- Last post
- 3 Responses
w w w . f r e e l a n c e s w i t c h . c o m
I tried to post a link to freelance switch but apparently I'm not allowed. They have a good rates calculator on the site that's also worth checking out.
A friend of mine is trying to start up some web design freelance. And asked me how to make an estimate properly. This is the advice i gave him. Anything i should add?
The way I price out my work is, to first get a scope of the project. Some general questions to ask:
goal to be achieved?
# of pages on site?
Content development? (graphics, video players, gallery)
If they are needing movie trailers and slide shows, are they willing to use outside hosts like youtube or flickr? (this saves u time, and them money)
I then guesstimate the # of hours this will take me and add 15hours (for clients being unorganized and holding up the project) and multiply that by my hourly rate.
Make sure you also allow budget for outsourcing if you need to. Find your outsourced people's prices and add that into your estimate (dont guess what people will charge).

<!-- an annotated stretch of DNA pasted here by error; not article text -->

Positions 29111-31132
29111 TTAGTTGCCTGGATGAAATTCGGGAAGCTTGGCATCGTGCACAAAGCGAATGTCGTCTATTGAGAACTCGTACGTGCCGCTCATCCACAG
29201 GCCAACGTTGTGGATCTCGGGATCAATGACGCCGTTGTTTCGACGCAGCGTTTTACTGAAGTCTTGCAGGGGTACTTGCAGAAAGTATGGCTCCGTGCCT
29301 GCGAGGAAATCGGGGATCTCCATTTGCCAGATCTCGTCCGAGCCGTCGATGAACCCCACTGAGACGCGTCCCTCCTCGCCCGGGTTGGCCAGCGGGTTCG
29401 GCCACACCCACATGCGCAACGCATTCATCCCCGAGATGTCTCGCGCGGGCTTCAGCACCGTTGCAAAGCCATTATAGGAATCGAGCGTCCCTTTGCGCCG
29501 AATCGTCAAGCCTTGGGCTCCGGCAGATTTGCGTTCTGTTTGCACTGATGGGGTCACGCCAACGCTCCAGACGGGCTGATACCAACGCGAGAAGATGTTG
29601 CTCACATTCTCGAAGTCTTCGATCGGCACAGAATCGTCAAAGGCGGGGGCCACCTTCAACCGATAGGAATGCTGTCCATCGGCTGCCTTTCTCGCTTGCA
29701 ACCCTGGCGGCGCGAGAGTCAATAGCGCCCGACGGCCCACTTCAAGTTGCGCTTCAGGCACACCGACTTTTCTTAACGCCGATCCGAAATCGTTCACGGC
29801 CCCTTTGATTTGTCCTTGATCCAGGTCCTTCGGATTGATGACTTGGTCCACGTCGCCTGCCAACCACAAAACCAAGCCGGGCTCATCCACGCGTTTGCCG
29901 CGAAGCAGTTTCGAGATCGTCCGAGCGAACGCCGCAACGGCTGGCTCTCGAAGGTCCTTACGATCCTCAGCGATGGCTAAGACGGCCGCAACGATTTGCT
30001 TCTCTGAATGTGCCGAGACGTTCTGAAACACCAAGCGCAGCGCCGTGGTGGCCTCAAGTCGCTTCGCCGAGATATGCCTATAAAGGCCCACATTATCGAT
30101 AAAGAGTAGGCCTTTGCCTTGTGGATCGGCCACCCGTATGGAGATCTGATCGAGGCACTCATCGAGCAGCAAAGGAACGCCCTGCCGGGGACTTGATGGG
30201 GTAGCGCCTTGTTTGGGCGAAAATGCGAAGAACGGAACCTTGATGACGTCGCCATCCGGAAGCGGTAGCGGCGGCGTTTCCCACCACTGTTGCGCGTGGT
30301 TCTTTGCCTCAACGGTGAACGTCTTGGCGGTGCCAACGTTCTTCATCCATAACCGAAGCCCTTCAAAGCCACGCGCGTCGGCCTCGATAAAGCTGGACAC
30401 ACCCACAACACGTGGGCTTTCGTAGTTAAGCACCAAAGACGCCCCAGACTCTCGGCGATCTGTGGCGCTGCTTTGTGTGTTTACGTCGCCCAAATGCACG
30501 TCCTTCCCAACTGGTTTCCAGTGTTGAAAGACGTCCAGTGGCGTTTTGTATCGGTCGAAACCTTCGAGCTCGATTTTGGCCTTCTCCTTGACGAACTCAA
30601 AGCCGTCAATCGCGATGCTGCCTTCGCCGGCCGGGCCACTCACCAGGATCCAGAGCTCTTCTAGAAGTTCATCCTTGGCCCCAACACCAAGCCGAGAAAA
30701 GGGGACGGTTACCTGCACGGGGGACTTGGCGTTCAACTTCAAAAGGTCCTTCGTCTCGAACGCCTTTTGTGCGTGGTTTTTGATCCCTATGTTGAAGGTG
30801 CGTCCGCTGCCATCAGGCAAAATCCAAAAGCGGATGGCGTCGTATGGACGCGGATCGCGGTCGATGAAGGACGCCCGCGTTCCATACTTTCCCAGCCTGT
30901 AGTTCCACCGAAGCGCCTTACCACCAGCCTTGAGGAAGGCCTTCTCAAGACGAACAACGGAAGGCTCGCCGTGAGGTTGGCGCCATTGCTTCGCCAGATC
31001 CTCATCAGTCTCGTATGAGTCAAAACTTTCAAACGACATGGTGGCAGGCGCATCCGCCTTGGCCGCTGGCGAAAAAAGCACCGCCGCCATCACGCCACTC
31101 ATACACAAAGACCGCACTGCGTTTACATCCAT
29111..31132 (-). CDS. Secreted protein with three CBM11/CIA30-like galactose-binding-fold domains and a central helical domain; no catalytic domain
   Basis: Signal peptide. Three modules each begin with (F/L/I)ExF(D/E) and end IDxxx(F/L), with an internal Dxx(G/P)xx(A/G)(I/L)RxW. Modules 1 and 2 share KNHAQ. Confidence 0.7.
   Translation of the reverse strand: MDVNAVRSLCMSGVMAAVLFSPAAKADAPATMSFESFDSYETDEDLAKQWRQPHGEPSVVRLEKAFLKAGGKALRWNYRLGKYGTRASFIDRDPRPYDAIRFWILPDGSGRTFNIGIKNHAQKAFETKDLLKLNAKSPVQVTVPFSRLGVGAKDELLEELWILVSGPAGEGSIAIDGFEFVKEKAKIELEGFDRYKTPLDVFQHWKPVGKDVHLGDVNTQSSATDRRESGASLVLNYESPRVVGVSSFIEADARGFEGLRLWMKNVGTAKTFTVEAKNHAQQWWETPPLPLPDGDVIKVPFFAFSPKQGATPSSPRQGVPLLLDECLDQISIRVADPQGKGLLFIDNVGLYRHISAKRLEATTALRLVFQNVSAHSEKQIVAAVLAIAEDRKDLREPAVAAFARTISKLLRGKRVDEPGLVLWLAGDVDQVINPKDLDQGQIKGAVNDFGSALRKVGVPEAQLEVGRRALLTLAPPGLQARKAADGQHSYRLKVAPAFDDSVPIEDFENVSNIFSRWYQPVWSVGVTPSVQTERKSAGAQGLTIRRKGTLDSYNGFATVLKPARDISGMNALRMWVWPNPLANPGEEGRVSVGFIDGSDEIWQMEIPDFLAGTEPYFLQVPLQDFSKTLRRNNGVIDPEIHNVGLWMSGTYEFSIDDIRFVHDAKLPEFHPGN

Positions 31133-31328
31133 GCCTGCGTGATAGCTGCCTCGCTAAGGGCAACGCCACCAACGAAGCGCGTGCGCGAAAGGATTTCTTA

- You'll want to create a site map from here, making sure there are no dead ends on the site, the user should always be able to navigate to the main pages of the site from any page they are on.
- Have the client sign off on the site map, and stick to that plan - adding pages to the main navigation later can be difficult.
- Also set a project "close" date, the day you'll complete your work and deliver the site.
50% up front (start date)
25% mid - set this milestone at the signing of the map / contract.
25% end (completion date)
THIS PROJECT IN PARTICULAR:
$2000 is a decent price for a standard website, figure it will be 6 pages, and that breaks down to a little over $300 a page.
Most people will fight you on any price so give yourself some padding to negotiate. Have your hourly rate math in your head ready to justify your final price (dont tell them about the 15hr client annoyance fee - work it in to your site fees somehow).
hope I've helped :)